I'm reading this in which the author says that $\lim_{x\to a}f(x)=y$ if for every neiborhood $U$ of $y$, $f^{-1}(U)$ belongs to the filter of neigbohoods of $a$.

What about the following function ? $f(x)=1$ if $x=0$ and $f(x)=0$ otherwise.

With the usual notion of limit, we have $\lim_{x\to 0}f(x)=0$ regardless to the fact that $f(0)$ itself has a "strange" value.

With the limit defined from the filter of neigborhoods, the function $f$ has no limit at $x=0$.

EDIT(add justification): if $U=(-1/2, 1/2)$ we have $f^{-1}(U)=R\setminus\{0\}$, which is not a neigborhood of $0$.

Am I missing something or the "filter" limit does not brings back the usual notion of limit ?

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    $\begingroup$ You want punctured neighborhoods (neighborhood of $x$ that exclude $x$ itself). $\endgroup$ Commented Nov 4, 2021 at 13:38

1 Answer 1


You're right in saying that I should be more careful there and take the filter base consisting of all punctured neighborhood of the given point (and the corresponding filter).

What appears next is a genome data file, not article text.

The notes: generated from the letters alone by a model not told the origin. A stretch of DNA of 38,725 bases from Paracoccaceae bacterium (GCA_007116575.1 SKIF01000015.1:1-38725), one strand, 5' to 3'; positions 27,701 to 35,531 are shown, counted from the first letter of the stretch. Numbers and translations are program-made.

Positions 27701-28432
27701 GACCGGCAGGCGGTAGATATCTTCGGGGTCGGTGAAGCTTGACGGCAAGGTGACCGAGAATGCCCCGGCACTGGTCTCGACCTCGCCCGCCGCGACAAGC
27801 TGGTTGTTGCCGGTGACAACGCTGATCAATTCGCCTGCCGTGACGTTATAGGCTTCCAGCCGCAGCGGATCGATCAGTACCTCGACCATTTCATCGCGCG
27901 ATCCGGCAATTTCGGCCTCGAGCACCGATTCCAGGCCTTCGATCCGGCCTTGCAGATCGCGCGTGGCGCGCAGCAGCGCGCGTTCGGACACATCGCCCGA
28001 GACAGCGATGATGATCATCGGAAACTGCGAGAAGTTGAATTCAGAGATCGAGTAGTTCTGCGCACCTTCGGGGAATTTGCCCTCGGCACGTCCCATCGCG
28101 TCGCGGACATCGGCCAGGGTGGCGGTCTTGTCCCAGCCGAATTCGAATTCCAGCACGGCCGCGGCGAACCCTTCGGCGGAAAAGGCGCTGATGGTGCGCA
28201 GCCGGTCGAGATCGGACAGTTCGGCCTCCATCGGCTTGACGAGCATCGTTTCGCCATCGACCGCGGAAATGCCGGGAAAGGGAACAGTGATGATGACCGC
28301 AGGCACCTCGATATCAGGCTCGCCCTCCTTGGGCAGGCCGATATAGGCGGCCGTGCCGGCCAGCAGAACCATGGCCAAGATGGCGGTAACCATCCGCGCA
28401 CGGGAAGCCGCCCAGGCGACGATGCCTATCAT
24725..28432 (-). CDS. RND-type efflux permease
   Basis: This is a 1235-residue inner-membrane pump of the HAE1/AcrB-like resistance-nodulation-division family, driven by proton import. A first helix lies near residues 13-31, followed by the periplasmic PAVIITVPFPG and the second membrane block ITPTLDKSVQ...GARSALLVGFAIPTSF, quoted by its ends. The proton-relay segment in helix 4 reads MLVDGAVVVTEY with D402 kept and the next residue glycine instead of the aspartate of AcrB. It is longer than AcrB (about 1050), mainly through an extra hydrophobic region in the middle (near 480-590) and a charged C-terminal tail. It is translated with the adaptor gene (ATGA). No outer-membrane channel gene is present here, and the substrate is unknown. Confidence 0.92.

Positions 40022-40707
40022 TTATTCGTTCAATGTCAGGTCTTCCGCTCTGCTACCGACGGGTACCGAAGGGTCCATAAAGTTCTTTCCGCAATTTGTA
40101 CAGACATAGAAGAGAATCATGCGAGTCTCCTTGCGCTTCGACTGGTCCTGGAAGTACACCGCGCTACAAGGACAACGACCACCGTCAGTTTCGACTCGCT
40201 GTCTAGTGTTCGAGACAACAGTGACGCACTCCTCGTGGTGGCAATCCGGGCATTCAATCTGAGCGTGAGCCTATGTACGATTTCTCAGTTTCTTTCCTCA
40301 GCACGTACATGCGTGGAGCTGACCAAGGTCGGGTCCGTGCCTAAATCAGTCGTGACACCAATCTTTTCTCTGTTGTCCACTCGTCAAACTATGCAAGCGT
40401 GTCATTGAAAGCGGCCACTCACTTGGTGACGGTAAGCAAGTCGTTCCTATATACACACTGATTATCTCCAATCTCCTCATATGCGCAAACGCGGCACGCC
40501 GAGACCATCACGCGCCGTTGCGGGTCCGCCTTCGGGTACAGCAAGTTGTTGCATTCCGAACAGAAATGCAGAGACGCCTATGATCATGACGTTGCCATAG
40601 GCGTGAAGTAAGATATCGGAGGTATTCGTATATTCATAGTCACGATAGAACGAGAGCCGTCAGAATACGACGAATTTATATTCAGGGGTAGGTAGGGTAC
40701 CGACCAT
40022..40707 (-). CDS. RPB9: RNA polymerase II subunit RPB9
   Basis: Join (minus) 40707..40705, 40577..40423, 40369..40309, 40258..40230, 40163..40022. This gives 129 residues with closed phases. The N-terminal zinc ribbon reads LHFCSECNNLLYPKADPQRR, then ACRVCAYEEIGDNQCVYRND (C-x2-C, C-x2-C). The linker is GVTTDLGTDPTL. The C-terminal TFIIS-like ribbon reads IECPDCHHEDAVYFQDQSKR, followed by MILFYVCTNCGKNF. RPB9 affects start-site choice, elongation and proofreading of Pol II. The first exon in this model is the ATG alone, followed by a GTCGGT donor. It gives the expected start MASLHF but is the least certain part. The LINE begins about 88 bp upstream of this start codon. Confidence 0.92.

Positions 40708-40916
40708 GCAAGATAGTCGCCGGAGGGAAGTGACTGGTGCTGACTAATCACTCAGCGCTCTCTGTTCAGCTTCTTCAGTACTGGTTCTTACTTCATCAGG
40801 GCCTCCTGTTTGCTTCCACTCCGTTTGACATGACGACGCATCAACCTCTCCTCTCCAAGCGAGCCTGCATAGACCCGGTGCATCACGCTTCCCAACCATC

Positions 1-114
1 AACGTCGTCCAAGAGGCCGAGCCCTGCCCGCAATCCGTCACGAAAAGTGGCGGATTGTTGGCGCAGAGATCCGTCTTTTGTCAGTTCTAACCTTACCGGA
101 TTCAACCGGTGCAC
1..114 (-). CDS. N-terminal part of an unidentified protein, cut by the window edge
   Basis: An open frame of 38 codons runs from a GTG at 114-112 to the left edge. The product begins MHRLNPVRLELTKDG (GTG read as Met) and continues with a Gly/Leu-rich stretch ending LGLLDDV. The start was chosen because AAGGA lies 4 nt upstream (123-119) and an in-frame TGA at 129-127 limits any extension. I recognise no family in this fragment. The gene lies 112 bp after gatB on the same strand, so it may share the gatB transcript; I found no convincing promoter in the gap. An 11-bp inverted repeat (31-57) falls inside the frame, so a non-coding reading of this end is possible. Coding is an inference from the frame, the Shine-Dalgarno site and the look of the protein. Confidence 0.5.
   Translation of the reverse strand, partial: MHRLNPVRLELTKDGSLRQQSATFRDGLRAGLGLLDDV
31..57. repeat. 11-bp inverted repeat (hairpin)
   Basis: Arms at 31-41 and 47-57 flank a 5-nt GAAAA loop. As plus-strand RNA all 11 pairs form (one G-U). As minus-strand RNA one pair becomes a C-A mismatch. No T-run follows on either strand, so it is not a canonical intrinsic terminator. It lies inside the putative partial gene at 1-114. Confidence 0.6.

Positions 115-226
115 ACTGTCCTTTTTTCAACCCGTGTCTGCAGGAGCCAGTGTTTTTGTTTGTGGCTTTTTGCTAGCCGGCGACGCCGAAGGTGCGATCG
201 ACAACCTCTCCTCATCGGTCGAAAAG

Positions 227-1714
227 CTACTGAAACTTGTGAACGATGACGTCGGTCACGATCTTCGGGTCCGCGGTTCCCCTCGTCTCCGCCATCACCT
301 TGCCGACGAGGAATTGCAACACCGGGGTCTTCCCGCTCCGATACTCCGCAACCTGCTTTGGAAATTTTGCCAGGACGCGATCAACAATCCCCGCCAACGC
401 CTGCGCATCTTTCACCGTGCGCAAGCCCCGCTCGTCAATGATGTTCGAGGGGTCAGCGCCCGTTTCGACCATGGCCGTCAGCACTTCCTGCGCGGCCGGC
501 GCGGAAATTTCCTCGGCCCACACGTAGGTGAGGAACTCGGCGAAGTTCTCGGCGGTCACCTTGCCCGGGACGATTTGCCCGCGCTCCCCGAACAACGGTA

I will add that, for example, Dixmier's General Topology uses the same notion of limit along a filter base (Definition 2.2.1) and the author takes this as the basic notion of the limit - while the limit corresponding to punctured neighborhoods is taken as one of the variants listed in Example 2.2.4 (together with some other kinds of limit, such as $x\to x_0^+$ or $x\to\infty$).

The definition of limit which takes all neighborhoods (not only the punctured ones) is sometimes used, but it is definitely rarer. See also: What's the purpose of the two different definitions used for limit?


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